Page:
Britain targets 57 percent emissions cut by 2032

By Susanna Twidale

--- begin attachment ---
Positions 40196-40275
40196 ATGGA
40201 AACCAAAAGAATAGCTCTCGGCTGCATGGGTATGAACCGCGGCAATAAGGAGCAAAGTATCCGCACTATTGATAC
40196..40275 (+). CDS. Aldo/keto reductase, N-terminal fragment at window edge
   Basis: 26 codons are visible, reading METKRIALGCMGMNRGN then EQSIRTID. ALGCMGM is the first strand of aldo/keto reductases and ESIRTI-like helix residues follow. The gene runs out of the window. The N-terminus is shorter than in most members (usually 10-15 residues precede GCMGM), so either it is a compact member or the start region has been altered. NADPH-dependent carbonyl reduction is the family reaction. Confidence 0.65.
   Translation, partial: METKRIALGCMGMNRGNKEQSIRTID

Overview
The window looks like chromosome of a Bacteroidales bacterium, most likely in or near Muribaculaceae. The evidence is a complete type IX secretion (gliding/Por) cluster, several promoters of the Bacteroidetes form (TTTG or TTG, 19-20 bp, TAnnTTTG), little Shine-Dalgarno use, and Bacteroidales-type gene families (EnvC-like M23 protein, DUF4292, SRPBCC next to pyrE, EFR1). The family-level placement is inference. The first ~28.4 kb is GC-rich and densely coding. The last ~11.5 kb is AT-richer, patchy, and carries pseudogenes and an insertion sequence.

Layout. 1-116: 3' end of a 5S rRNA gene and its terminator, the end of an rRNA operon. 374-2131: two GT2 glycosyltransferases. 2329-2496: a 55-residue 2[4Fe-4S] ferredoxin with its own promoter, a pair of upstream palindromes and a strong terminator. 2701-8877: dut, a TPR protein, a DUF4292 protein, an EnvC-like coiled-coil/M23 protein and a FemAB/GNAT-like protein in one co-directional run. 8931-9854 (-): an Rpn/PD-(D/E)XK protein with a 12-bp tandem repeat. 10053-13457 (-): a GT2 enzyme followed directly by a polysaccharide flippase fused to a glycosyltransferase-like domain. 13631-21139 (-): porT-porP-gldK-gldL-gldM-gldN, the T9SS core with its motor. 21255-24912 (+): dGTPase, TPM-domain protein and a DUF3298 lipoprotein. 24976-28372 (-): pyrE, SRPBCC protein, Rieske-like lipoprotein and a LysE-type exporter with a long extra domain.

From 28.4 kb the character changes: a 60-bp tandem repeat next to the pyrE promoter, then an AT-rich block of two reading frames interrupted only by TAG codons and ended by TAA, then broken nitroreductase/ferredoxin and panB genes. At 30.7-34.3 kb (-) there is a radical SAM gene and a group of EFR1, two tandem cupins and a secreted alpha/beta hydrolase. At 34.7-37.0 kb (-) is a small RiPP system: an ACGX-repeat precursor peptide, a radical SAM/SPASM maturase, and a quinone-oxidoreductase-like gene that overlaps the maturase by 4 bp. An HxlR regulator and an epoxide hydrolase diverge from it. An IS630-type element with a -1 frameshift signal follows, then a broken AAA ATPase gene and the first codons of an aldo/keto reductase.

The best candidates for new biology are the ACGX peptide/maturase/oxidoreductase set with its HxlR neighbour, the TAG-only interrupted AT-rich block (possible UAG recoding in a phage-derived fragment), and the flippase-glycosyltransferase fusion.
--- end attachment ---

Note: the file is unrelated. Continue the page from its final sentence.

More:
By Susanna Twidale LONDON (Reuters) - Britain will aim to reduce emissions blamed for climate change by 57 percent by 2032, the government said on Thursday. The target, based on 1990 levels, was suggested last year by a government advisory body, the Committee on Climate Change, as a part of Britain's fifth carbon budget (2028-2032). The country has a legally binding target to cut emissions by 80 percent on 1990 levels by 2050. To meet this, the government sets five-yearly carbon budgets. Britain needs to cut the amount of electricity it generates using fossil fuels, such as coal and gas, which provided around 50 percent of the country’s electricity in 2015. Power firms welcomed the announcement, but said the government would need to act to ensure enough low-carbon power generation is built. "It is vital that businesses receive all the support they need from government and industry to... enable them to make the necessary changes to their operations as we work towards a greener UK,” said David Reed, head of business solutions at npower, the British subsidiary of German utility RWE. The government plans to close coal-fired power plants by 2025 to help to meet its environmental targets but a lack of incentives to invest in replacement plants have led to concerns about potential power shortages. Amber Rudd, Britain's energy and climate minister, said on Wednesday that the government remains committed to fighting climate change despite last week's vote to leave the European Union. (Editing by David Goodman and Jason Neely)